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  • […] Menopause Maniac – The Cultural Conundrum Surrounding Menopause […]

  • I’ve always dreaded menopause and I think that is because I knew nothing about it — and what positive things it might bring with it. And, unlike, some of the cultures you reference above, it seems we detest aging so much that women don’t permit ourselves to actually –gasp — look forward to this stage of life! Here’s a fun quiz from Womwn to Women that really opened my eyes about what menopause does — and doesn’t mean. My score was pretty low! Test your menopause IQ

  • Monica

    I got a 10 out of 12. I guess all my reading is paying off! 🙂

  • Pudden

    I had a hysterectomy at 29. That’s when I felt the ‘freedoms’ some women seem to experience with menopause. Menopause brought terrible things for me and I had not given it one thought when I was running around at 45 with a 26 inch waist and wearing a bikini for several modeling gigs. It hit me like a ton of bricks, the year I turned 46 and I was suddenly falling asleep at my desk in the middle of the afternoon. I went to bed at 8pm, only to awaken at 10pm for the rest of the night; my skin was dry and wrinkly and pealing, my hair was falling out; Depression was at the top of the list and I have a wonderful life! oh and I almost forgot about the 30+ lbs I gain literally overnight. My memory completely left me and I began to have bowel and concentration problems. Oh and the hot flashes and night sweats were almost unbearable at about 40 per day! I saw NOTHING good about menopause!

    Biodenticals have given me some relief, but I am still holding onto most of the weight and it is devastating to me at a mere 5 ft. 2. I have NOwhere to put extra weight. My memory is clearing. My concentration is better and my skin and hair are slowly showing signs of recovery. I am sleeping about 5 hours per night night, which beats the ONE-three hours I used to get and I feel MUCH better. Now if this weight would come off, and my body would begin to respond to the 3 workouts a day and the clean eating I do, I’d be batting a thousand! I guess getting it right is a work in process.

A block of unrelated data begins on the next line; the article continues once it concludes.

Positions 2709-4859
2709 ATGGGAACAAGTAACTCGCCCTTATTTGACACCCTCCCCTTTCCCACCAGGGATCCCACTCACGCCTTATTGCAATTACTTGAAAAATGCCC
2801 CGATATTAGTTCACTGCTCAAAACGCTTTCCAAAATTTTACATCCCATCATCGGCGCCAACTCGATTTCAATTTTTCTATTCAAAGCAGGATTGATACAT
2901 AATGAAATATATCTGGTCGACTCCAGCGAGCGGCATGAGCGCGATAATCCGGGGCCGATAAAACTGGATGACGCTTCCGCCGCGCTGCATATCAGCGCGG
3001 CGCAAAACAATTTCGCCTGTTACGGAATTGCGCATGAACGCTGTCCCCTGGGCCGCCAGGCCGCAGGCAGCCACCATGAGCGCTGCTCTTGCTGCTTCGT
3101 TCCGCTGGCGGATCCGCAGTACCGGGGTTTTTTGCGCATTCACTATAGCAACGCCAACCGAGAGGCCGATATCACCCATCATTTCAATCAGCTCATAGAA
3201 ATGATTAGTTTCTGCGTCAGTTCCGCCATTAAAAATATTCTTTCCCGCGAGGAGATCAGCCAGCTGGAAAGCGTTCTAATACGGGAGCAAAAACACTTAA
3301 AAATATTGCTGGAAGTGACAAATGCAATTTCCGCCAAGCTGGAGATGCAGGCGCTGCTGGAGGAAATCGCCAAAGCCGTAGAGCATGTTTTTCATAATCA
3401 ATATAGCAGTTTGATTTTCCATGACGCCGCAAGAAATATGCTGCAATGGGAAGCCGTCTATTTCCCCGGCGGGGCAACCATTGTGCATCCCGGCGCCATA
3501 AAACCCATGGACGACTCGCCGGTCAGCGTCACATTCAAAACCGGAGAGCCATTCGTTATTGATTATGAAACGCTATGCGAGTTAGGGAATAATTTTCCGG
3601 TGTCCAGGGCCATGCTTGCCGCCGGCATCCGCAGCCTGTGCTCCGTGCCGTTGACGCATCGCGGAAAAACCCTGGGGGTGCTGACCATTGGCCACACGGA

MENOPAUSE: It’s a bad thing for me..I feel like my youth was pulled out from under me in a six month period, but I’m trying to be proactive in attacking the dang monster!!


  • Sarah

    Hi Everyone!
    You should try a natural, herbal, Ayurvedic remedy for menopause symptoms. Shatavari is a great, rejuvenative herb for women.
    You can find it on many sites, but i use as i’ve never had a problem with them, and they often have good offers on.
    Good Luck!

  • Carrie~
    Having visited your web site, I felt it a must to connect. Perhaps we’ll be able to chat in real time in the near future. Please let me know if you are interested.
    I,too, am on a mission to help midlife and Boomer women live their best ~ gracefully and elegantly.
    All the best,

  • Monica

    Good job Pudden! I am glad you told your story. It feels very similar to mine….except for the modeling gigs! 🙂 I am also hanging onto about 25 pounds I would like to get rid of. It’s my New Year’s Resolution. Stick with ONE plan, and stop the wine until I lose it. (My sleep will invariably improve as well!)